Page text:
If you don’t build big-picture meaningful work right into your daily calendar, it will always get crowded out by the small stuff.
Best-selling author and researcher Tom Rath reinforces this point by saying, “What you will be most proud of a decade from now will not be anything that was a result of you simply responding.” He recommends to, “Manage your communications, online and offline, instead of letting them run your life. If you don’t, you will inadvertently spend a majority of your time responding to other people’s needs instead of creating anything that lasts.”
I found the hashtag before I heard about the Tim Hunt debacle. “Hmm,” I thought, “that’s too bad. It must have been uncomfortable to be one of the women in that audience.” Then I was taking photos this weekend at a client’s STEM function, and they were looking at old class photos of graduates. In the first class, in 1969, there were no women. In the second class, there was one woman, who happened to be attending. I overheard her laughingly remark, “Everyone always asks me why women in (my field) are so stubborn. Well, you have to be stubborn, to be a woman in this field!”
But that wasn’t the kicker. One of the old fellows, looking at the time in the mid-eighties where the class photos began to segue from a male-dominated field to a female-dominated field (yes! in the sciences! bonus points if you can guess which field it is), made a remark that could have come out of Tim Hunt’s mouth: “Must have been distracting to have all those women in the lab,” he said. “Yes,” his companion agreed. “Some of them are real lookers!”
I tell you this not so that you can have MOAR OUTRAGE. To me, it was a genuine indication of how pervasive these ideas are within a certain generation. And Zoe Williams has a fantastic article in the Guardian which you should read, and I am going to quote thusly:
The issue is particularly piquant in the wake of the Nobel laureate Professor Sir Tim Hunt (I give him his full title to indicate my elaborate respect for his plentiful science), who lost his jobs following what has come to be described as a feminist witch-hunt. To a conference in Seoul, he explained the problem with women – you fall in love with them, they fall in love with you and when you criticise them, they cry. By the end of the week, he had lost his posts at University College London, the European Research Council and the Royal Society. “I am finished,” he said, in an interview with the Observer. “I had hoped to do a lot more to help promote science in this country and in Europe, but … I have become toxic.” This looks like the best possible case against making a fuss: the price he paid was out of all proportion to the remarks he made, which were jocular and minor. He was tried by Twitter and convicted by his employers, unable until it was too late to make a case in his own defence.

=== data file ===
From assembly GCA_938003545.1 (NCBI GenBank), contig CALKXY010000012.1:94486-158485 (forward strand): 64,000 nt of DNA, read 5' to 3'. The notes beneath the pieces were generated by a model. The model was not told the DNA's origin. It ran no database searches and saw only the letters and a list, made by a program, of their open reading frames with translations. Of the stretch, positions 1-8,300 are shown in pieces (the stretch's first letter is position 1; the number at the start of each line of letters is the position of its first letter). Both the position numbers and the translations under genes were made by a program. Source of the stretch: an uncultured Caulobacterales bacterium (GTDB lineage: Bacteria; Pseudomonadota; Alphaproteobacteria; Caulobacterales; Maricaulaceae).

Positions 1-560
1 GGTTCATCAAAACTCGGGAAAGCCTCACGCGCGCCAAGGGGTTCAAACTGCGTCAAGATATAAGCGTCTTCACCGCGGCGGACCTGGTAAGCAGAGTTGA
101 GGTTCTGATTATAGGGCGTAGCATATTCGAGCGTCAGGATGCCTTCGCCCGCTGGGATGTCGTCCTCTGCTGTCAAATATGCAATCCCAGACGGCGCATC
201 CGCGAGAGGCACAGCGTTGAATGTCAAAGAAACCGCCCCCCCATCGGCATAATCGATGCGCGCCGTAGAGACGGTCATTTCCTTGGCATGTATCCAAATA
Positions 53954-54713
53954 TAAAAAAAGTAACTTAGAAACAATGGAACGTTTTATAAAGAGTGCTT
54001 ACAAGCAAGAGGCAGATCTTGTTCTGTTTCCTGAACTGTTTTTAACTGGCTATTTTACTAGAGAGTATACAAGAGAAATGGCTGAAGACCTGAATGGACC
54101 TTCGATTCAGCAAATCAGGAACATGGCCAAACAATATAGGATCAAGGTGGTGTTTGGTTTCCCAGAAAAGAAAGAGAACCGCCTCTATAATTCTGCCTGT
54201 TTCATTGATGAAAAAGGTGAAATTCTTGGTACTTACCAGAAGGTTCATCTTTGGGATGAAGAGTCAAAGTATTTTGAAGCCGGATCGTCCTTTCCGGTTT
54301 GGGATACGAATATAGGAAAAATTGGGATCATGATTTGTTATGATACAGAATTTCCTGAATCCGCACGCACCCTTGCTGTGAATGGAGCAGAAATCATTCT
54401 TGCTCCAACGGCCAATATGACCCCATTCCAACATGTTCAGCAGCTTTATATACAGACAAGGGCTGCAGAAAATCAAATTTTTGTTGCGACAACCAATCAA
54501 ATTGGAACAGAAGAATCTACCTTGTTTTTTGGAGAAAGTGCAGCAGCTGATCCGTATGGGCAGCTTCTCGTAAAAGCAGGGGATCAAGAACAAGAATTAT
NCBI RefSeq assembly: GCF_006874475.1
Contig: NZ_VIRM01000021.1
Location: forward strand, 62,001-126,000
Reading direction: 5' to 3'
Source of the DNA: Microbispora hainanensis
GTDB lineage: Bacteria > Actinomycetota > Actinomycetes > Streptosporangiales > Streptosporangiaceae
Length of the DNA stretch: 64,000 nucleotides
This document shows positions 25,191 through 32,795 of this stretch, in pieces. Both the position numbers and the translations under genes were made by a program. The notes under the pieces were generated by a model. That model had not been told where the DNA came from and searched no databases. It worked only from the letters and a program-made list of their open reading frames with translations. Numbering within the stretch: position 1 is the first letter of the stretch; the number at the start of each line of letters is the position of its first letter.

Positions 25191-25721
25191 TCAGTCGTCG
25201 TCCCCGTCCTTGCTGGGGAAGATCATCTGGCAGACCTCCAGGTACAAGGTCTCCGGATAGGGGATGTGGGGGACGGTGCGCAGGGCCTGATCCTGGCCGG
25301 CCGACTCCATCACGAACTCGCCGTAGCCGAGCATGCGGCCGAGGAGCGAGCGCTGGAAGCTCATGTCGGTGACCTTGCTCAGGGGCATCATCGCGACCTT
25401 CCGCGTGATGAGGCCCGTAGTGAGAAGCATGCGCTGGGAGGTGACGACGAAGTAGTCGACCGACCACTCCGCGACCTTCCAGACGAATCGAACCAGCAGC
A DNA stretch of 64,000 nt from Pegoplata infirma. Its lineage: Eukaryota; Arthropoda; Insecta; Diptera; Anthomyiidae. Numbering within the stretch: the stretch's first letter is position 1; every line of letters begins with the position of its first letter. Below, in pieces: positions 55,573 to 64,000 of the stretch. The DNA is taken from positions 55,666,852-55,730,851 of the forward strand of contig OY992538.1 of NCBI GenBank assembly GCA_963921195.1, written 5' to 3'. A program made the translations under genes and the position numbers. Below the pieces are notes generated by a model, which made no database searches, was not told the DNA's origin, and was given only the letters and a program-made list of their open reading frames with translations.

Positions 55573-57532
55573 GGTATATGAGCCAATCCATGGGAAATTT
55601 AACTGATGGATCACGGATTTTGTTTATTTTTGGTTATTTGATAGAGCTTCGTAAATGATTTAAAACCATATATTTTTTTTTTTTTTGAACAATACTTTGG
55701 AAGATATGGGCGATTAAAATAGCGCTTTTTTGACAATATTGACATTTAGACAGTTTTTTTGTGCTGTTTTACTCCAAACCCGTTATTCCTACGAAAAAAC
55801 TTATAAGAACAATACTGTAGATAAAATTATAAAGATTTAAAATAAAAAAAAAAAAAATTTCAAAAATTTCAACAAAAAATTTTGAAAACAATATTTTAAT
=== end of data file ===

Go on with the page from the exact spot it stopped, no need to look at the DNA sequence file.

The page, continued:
We first need to separate the individual women who mocked Hunt with the hashtag “#distractinglysexy” from the institutions that fired him. Most of the social media response was, itself, pretty jocular. While plenty of people said that Hunt distilled the working environment in science, and the reason women can’t thrive in it, it didn’t follow that those people were calling for him to be sacked.
1. Words are easy disproportionally to prove.A man said some stuff he shouldn’t have said in front of a bunch of women. Yep. It was bad. Let’s put this in perspective, though – what about a man who pinches a woman’s bum or “accidentally” brushes against her breasts? Whether in a crowded room or in private, although this is a much more egregious action, it’s also much harder to provide a record of what happened. In a very real way, people who have given verbal proof that they hold outdated or sexist views (even when defended by co-workers and family members) are treated just as badly – or worse – than those who actually cross that line.
2. People are a product of their environment.And a product of their own determination. It’s both. You start with a huge dose of being a product of your environment, taking for granted the values and ideas handed to you by your parents and your teachers – in which actions and situations often speak louder than words – and bit by bit, as you grow and educate yourself and form opinions and learn from experience, you figure out which of those values and ideas are wrong for you and should be discarded. You form your own person, and it’s a life long process. Some people ossify into crusty old Get-Off-My-Lawn buggers well before their time. Some people, god bless ’em, stay curious and motivated all throughout their journey until they die at a ripe old age.
But bias is subtle and pervasive, and you can’t discard values if you don’t even realize you have them. Or, even more subtly, you can completely agree with a statement that says, “Women are equal to men,” and yet, when someone mentions a judge or a scientist, automatically picture a male person in that role.
Here’s my example of this. I grew up in a farming community. For anyone who didn’t grow up on a farm, the women are an integral part. There are not that many farm women who don’t how to start a tractor, or who haven’t taken a turn on the combine or driving the truck during harvest. But when I was growing up, men were farmers, and women were the farmer’s wives. I saw a picture when I was in grade 12 that was captioned something like, “(Woman’s name), a farmer, stands next to her crop.” MIND = BLOWN. I’m pretty sure this was a photography book celebrating women in all aspects of industry, from space travel to firefighting to scientific research to trucking, and it was the farmer that got me. Just from that one little syntax, I could see one of the pervasive ways that the outdated language of sexism had a legacy in our community – a leftover from a time, not that long ago, when women didn’t drive tractors.